Monday, January 28, 2008



Identify the part of speech of "than" and "then" and explain, with examples, the difference in the use of each.


Which is acceptable: "try and" or "try to"?
Explain your choice.


The word for today is "hirsute".
Define "hirsute" and use it in a sentence.

1 comment:

KFJ said...

Generally speaking,

THAN is a conjunction, which usually follows a comparative adjective or adverb.

THEN is primarily used as an adverb.

"It was then that I realized I am happier than you [are]."

TRY, when used as a transitive verb, is followed by an object or another verb in its infinitive form. Infinitives in the English language are preceded by the word "to", not "and". Therefore, one should try TO do something as opposed to try AND doing it.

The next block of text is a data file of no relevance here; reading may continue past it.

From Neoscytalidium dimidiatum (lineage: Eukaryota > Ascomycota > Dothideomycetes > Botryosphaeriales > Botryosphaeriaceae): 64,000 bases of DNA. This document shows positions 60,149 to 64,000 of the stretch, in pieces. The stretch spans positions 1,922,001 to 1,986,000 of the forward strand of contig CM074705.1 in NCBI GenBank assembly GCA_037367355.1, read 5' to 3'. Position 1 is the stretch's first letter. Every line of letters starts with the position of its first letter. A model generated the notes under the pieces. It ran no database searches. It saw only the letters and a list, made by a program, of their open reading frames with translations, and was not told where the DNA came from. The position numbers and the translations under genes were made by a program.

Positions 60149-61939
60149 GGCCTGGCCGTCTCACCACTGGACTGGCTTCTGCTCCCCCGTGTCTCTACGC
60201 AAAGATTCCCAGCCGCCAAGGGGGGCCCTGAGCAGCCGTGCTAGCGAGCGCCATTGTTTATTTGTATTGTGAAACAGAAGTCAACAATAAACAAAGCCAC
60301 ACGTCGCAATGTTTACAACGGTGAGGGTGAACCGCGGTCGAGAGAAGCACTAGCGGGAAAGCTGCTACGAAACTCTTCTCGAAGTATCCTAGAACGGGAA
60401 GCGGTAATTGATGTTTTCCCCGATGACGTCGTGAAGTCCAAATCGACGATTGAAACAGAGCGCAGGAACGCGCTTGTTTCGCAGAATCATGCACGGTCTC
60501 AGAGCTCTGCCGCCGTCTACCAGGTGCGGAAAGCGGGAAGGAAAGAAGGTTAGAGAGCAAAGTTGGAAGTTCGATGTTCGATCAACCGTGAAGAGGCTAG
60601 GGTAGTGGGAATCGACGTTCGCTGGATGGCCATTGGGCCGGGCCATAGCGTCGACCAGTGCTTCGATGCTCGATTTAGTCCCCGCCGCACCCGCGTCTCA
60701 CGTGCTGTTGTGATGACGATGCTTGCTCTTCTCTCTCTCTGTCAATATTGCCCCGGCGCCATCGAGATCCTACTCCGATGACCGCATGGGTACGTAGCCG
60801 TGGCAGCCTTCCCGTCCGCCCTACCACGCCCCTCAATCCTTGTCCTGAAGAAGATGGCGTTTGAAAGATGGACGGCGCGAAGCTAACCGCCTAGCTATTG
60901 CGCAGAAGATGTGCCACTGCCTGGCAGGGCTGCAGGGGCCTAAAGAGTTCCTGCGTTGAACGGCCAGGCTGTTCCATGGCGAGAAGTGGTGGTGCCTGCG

For whatever reason, society has accepted both forms for hundreds of years, but one is far less logical than the other. Example:

"Try and find the remote" implies that the listener should first try an unspecified action, and subsequent to that, find the remote. "Try to find the remote" strictly implies than an attempt to locate the remote should be made.

I did not know the word HIRSUTE. It is an adjective implying covered in hair; shaggy.

"Wednesday Addams laughed at the hirsute appearance of Cousin Itt."